During regeneration of whole SPUs or their primary or secondary segments, the logical mirror of the failed primary segment may be doing triple-duty in that it is handling the data requests related to regeneration, while also responding to data access requests to its primary segment. In order to alleviate the load on the regeneration-participating SPU, data access requests for its primary segment may be instead handled by that segment's own logical mirror. Such re-assignment of the load helps maintain load balance during the regeneration process.

FIG. 16 and 17 illustrate regeneration of the first data segment of the failed SPU on an available spare SPU. Also illustrated is the handling of the data access requests to the primary segment of the mirror for the primary segment of the failed SPU by the logical mirror of that primary segment of the regeneration SPU. Briefly as illustrated in FIG. 17 when SPU#1's disk having segment contents “A/D” fails, the SPU#2's disk (having segment contents “B/A”) is looked to for serving “A” images. SPU#2 was initially serving “B” images from its primary segment. In order to prevent overstressing the disk, the present invention has SPU#2 temporarily consider its segment (right-hand side) containing “A” images as its primary segment and begins copying images “A” from SPU#2 to the primary segment of the spare disk. Next SPU#3's disk is placed into double duty, serving both segments images “C” and “B”. This places activity on both segments of a disk (SPU#3) that is not busy with serving copies of images A and D onto the spare disk for regenerating failed SPU#1. The segment containing images A on SPU#2 has two tasks, namely it is responsive to—querying against “A” and transmitting “A” to the spare SPU. Likewise, SPU#4, which was left with a mirrorless primary segment when SPU#1's disk failed, is serving primary segment images “D” and copying “D” to the spare SPU. After copying of images A (from SPU#2) and D (from SPU#4) to the spare SPU disk, the regenerated spare SPU disk (now SPU#5) replaces failed SPU#1, and SPU#2, #3, #4 return to normal duty with primary segments illustrated on respective left-hand side of each SPU.

Applying this to the example of FIG. 13, after the failover is completed, the host system manager 300 in the host issues a request to the mirror manager 400 in the secondary SPU for the failed primary SPU to rebuild the first data segment on the spare SPU. The request includes the logical identifier for the drive to which the logical mirror stored in the secondary data segment is to be copied. In the configuration shown in FIGS. 12-14 and 16, LID 37 is a spare SPU that can store a first data segment and a secondary data segment. The mirror manager for the secondary SPU sends a record, group of records, or block at a time directly to the spare SPU (LID 37) over the network 112 to be written to the first data segment on disk 1012-n.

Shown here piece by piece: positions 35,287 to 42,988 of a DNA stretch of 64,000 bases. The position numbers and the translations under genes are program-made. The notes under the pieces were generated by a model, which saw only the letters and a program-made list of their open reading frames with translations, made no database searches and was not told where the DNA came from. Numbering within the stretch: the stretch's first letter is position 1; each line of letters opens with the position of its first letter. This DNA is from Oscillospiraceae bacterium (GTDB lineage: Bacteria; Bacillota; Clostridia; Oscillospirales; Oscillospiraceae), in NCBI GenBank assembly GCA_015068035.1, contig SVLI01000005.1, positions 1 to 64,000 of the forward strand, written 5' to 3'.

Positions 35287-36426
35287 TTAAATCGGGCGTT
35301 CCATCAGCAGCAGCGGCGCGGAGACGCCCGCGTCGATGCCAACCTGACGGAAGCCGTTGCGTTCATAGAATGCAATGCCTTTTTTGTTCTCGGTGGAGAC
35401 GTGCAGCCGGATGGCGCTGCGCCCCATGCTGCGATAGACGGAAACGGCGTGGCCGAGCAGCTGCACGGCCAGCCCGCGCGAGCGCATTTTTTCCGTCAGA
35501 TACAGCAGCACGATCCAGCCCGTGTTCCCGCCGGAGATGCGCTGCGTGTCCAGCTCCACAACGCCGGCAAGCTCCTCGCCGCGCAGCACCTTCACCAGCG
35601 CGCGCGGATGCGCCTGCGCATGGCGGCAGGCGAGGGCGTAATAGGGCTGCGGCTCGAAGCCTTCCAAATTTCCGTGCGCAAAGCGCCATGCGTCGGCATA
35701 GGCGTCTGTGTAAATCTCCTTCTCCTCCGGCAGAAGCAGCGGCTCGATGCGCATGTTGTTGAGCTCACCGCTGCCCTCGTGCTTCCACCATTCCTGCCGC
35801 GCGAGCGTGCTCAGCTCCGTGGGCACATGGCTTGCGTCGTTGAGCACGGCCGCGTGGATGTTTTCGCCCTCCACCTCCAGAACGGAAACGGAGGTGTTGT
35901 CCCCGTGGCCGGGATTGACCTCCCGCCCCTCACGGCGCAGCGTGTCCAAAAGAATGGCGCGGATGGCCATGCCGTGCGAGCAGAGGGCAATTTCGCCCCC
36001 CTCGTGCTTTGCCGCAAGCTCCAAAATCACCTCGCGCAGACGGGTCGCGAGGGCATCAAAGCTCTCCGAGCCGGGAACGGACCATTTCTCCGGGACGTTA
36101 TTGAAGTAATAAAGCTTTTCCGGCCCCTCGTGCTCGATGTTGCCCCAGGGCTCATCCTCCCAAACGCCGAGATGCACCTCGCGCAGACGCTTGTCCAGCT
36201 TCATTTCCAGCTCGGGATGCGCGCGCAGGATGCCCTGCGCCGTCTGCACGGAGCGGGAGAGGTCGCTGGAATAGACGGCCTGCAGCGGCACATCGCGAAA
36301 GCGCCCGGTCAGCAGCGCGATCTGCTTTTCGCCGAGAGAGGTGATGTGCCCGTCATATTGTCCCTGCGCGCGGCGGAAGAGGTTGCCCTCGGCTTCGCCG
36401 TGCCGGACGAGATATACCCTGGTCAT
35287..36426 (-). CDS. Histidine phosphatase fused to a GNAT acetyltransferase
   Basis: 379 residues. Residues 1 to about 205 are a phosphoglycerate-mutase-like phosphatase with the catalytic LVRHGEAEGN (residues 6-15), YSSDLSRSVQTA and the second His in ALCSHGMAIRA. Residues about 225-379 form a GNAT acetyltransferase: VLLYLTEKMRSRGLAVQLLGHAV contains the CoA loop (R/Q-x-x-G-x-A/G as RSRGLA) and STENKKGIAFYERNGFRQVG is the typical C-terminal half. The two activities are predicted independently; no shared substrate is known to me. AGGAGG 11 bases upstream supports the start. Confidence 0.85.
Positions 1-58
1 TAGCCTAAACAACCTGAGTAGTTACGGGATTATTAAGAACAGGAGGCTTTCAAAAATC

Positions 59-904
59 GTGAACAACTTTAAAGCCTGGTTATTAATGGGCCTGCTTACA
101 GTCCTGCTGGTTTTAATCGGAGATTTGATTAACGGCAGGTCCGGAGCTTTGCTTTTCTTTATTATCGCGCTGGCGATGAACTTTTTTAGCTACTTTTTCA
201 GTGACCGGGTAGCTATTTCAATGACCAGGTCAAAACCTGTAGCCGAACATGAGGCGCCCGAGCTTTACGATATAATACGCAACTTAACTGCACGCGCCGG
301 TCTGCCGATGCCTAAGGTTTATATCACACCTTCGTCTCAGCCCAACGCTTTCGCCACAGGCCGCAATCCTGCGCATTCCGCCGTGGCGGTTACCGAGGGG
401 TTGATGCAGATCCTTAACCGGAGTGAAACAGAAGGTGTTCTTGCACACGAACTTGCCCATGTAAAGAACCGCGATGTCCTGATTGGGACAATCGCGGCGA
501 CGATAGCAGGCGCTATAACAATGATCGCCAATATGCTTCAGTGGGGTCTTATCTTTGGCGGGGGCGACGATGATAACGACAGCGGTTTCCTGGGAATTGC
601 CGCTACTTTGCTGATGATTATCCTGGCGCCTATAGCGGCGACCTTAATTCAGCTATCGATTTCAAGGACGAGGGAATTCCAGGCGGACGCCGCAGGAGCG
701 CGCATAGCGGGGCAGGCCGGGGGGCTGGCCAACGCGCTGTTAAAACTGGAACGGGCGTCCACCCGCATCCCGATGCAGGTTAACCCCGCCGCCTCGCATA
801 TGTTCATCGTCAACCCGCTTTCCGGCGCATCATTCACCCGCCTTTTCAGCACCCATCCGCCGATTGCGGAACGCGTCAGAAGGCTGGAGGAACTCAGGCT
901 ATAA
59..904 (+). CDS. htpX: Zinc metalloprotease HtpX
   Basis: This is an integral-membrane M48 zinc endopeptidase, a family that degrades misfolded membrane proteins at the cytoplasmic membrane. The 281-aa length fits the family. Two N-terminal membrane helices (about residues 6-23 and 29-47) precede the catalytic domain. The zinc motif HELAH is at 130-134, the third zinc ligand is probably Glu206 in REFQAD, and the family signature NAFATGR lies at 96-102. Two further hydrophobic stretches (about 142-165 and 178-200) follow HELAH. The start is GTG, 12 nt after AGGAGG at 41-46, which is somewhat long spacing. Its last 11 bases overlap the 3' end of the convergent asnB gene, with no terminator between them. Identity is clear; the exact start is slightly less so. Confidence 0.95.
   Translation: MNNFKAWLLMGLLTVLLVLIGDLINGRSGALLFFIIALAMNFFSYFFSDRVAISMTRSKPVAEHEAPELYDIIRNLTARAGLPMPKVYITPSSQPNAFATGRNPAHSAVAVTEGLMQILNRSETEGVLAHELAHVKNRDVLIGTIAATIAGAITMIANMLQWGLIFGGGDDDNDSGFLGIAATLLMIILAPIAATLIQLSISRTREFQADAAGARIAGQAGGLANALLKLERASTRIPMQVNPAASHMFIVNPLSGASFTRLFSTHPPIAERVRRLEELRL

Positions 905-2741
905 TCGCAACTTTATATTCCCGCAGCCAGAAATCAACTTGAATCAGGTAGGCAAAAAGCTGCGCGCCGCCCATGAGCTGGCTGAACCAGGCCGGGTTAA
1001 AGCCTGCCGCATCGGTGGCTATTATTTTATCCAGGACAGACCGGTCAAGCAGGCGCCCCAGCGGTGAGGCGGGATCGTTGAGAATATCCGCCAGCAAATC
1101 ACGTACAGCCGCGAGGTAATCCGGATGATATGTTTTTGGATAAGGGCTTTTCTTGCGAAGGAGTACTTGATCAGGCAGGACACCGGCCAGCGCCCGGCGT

During regeneration of the first data segment 1012-1 from the failed SPU (LID 5), the SPU containing its logical mirror (LID 9) has a fairly high load because it needs to handle both data copying and requests to its own first segment 1012-2. In order to decrease this load, the host system manager may redirect data access requests to segment 1012-2 to its logical mirror, located on a separate SPU (LID 11) that is not involved in the regeneration process. Redirection of the data access requests results in LID 11 handling more than a usual number of requests, but it also reduces the load on LID 9, thus balancing the load overall.

The host system manager 300 switches the segments so that the non-regeneration involved secondary data segment is accessed first. Data accesses to segment 1012-2 not involving data modification may be handled by LID 11 without involving LID 9 at all. In case of transactional changes including inserts, updates, deletes, commits and aborts to the first segment of LID 9 are first sent to LID 11. Thus, the mirror manager for the SPU (LID 11), which is not involved in the regeneration, acts as if its secondary data segment is the first data segment on the regeneration-performing SPU (LID 9). In one embodiment of the invention, the SPU participating in the regeneration process (LID 9) may delay writing those data modifications until the regeneration process is complete. In an alternative embodiment of the invention, data modifications may be written to disk as they arrive, while data access requests may be ignored because they will be handled by the noninvolved SPU (i.e., the SPU which is not involved in the regeneration).